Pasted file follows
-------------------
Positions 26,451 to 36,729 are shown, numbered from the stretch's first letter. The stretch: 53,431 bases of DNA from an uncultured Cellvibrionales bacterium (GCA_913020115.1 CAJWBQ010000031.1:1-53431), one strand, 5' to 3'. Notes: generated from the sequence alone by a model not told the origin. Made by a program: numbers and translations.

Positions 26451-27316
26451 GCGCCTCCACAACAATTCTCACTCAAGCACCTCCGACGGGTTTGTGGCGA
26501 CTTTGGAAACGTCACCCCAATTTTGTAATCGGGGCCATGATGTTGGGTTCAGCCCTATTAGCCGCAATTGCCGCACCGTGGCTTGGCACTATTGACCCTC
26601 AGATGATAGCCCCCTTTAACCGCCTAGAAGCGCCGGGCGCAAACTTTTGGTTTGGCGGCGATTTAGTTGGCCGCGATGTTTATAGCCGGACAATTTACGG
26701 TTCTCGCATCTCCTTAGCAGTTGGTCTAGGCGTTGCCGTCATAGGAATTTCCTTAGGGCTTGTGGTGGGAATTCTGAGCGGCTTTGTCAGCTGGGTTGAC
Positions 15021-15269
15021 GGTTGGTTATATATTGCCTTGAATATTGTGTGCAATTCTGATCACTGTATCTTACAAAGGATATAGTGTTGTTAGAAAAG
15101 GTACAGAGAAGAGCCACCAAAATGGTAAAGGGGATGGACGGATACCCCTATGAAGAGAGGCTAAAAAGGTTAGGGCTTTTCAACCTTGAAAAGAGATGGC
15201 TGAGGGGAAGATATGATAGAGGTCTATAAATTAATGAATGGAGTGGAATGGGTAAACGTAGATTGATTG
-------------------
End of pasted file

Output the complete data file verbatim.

Positions 26,451 to 36,729 are shown, numbered from the stretch's first letter. The stretch: 53,431 bases of DNA from an uncultured Cellvibrionales bacterium (GCA_913020115.1 CAJWBQ010000031.1:1-53431), one strand, 5' to 3'. Notes: generated from the sequence alone by a model not told the origin. Made by a program: numbers and translations.

Positions 26451-27316
26451 GCGCCTCCACAACAATTCTCACTCAAGCACCTCCGACGGGTTTGTGGCGA
26501 CTTTGGAAACGTCACCCCAATTTTGTAATCGGGGCCATGATGTTGGGTTCAGCCCTATTAGCCGCAATTGCCGCACCGTGGCTTGGCACTATTGACCCTC
26601 AGATGATAGCCCCCTTTAACCGCCTAGAAGCGCCGGGCGCAAACTTTTGGTTTGGCGGCGATTTAGTTGGCCGCGATGTTTATAGCCGGACAATTTACGG
26701 TTCTCGCATCTCCTTAGCAGTTGGTCTAGGCGTTGCCGTCATAGGAATTTCCTTAGGGCTTGTGGTGGGAATTCTGAGCGGCTTTGTCAGCTGGGTTGAC
Positions 15021-15269
15021 GGTTGGTTATATATTGCCTTGAATATTGTGTGCAATTCTGATCACTGTATCTTACAAAGGATATAGTGTTGTTAGAAAAG
15101 GTACAGAGAAGAGCCACCAAAATGGTAAAGGGGATGGACGGATACCCCTATGAAGAGAGGCTAAAAAGGTTAGGGCTTTTCAACCTTGAAAAGAGATGGC
15201 TGAGGGGAAGATATGATAGAGGTCTATAAATTAATGAATGGAGTGGAATGGGTAAACGTAGATTGATTG